Fuel companies often add their slops of leftover fuel (which would otherwise need to be disposed of) to tank farms throughout New Zealand. This increases the volume of fuel that leaves the farm for the petrol station. The new act will require excise to be paid on this additional volume (if no excise or a lower excise has previously been paid on the slops). A formula for determining the additional volume is to be set by regulation. 

Greater information sharing

The new act will also facilitate greater information sharing between Customs and government agencies. Customs collects high volumes of information about the people and goods moving in and out of New Zealand. 

Under the existing act, information can be disclosed to other border agencies for border management purposes, and anything outside these purposes must be addressed on a case-by-case basis under the Privacy Act or Official Information Act.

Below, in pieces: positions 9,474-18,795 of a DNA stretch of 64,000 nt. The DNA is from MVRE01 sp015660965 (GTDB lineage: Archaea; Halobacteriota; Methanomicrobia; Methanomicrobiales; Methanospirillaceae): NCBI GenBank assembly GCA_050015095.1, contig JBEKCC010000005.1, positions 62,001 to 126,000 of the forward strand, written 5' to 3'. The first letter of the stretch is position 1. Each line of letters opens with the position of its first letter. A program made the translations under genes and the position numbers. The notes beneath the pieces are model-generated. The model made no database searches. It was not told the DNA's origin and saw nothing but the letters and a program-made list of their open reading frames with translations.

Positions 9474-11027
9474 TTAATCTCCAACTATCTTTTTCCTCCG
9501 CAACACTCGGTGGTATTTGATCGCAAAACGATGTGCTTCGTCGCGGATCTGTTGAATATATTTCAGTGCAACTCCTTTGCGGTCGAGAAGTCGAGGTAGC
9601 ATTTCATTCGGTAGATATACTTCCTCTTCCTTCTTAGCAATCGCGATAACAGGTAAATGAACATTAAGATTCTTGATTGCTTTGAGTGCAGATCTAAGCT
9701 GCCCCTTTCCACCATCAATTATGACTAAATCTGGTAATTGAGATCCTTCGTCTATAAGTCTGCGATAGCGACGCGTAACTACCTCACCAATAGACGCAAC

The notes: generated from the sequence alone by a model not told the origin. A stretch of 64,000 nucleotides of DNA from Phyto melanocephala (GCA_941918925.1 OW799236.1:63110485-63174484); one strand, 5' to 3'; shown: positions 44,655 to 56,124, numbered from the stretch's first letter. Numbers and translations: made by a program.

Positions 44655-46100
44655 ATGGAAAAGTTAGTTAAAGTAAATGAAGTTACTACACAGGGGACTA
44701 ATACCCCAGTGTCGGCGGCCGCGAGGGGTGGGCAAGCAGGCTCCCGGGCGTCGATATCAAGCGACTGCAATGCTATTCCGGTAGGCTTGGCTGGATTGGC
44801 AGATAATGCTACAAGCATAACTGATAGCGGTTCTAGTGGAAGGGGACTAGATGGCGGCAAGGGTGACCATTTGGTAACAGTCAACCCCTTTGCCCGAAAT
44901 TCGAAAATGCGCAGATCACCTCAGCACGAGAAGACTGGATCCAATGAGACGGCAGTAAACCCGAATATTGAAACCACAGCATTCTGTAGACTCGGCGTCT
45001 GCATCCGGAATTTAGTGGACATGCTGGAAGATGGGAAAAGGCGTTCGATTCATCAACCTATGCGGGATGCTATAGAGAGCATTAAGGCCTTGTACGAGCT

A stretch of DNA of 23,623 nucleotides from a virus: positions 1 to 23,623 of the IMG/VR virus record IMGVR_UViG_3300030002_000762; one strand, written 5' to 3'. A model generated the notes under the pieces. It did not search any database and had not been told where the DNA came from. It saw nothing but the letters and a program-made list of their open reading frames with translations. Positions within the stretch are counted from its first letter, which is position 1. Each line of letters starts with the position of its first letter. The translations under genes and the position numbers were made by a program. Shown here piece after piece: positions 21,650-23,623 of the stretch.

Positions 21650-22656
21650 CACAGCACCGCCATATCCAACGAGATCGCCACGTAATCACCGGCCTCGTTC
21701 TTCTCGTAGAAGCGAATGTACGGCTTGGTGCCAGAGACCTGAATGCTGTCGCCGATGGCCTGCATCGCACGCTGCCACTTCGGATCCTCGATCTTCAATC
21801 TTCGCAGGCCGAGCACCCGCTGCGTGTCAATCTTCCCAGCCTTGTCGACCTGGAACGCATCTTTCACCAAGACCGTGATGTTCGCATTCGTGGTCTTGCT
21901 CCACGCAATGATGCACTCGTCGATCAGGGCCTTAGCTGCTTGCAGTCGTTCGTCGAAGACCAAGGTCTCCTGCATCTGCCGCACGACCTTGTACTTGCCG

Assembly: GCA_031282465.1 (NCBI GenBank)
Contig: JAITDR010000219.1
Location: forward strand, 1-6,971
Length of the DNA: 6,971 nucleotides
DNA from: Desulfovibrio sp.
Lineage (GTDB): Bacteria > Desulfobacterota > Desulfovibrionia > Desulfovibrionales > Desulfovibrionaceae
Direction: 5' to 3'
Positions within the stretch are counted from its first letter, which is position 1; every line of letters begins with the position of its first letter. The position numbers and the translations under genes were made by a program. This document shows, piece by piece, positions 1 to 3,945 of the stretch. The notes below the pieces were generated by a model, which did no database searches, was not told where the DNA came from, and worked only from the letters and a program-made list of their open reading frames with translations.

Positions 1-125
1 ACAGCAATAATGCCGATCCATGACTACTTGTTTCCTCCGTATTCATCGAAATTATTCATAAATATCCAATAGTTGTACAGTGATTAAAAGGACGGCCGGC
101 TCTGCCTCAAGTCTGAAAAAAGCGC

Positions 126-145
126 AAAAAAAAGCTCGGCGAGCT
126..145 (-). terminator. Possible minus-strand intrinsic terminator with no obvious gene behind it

New provisions have been introduced which will allow information to be disclosed to any government agency for a purpose relating to that government agency’s functions. Many government agencies have an increasing demand for information to be provided on a regular ongoing basis, and it is hoped that this will prevent businesses from having to provide the same information to government multiple times. 

To ensure information is protected, agreements must be made between ministers. Before entering into an agreement, ministers must be satisfied that disclosure is necessary and that there are adequate safeguards in place to protect privacy. Ministers must also consult the Privacy Commissioner. All agreements are to be published and must be reviewed every three years. 

Exporters and importers will now be able to seek authorisation to store the records required by the act offshore or in the cloud, rather than just in New Zealand as currently.

Sanctions rebalanced

A new infringement notice scheme is to be set by regulations for minor offending, which will replace a number of petty offences. While the regulations are yet to be issued, we can expect this scheme to mirror that of the infringement scheme that is currently used by the Ministry of Primary Industries, where fines of up to $5000 are issued by way of an infringement notice (and offences are of strict liability, meaning intention is irrelevant).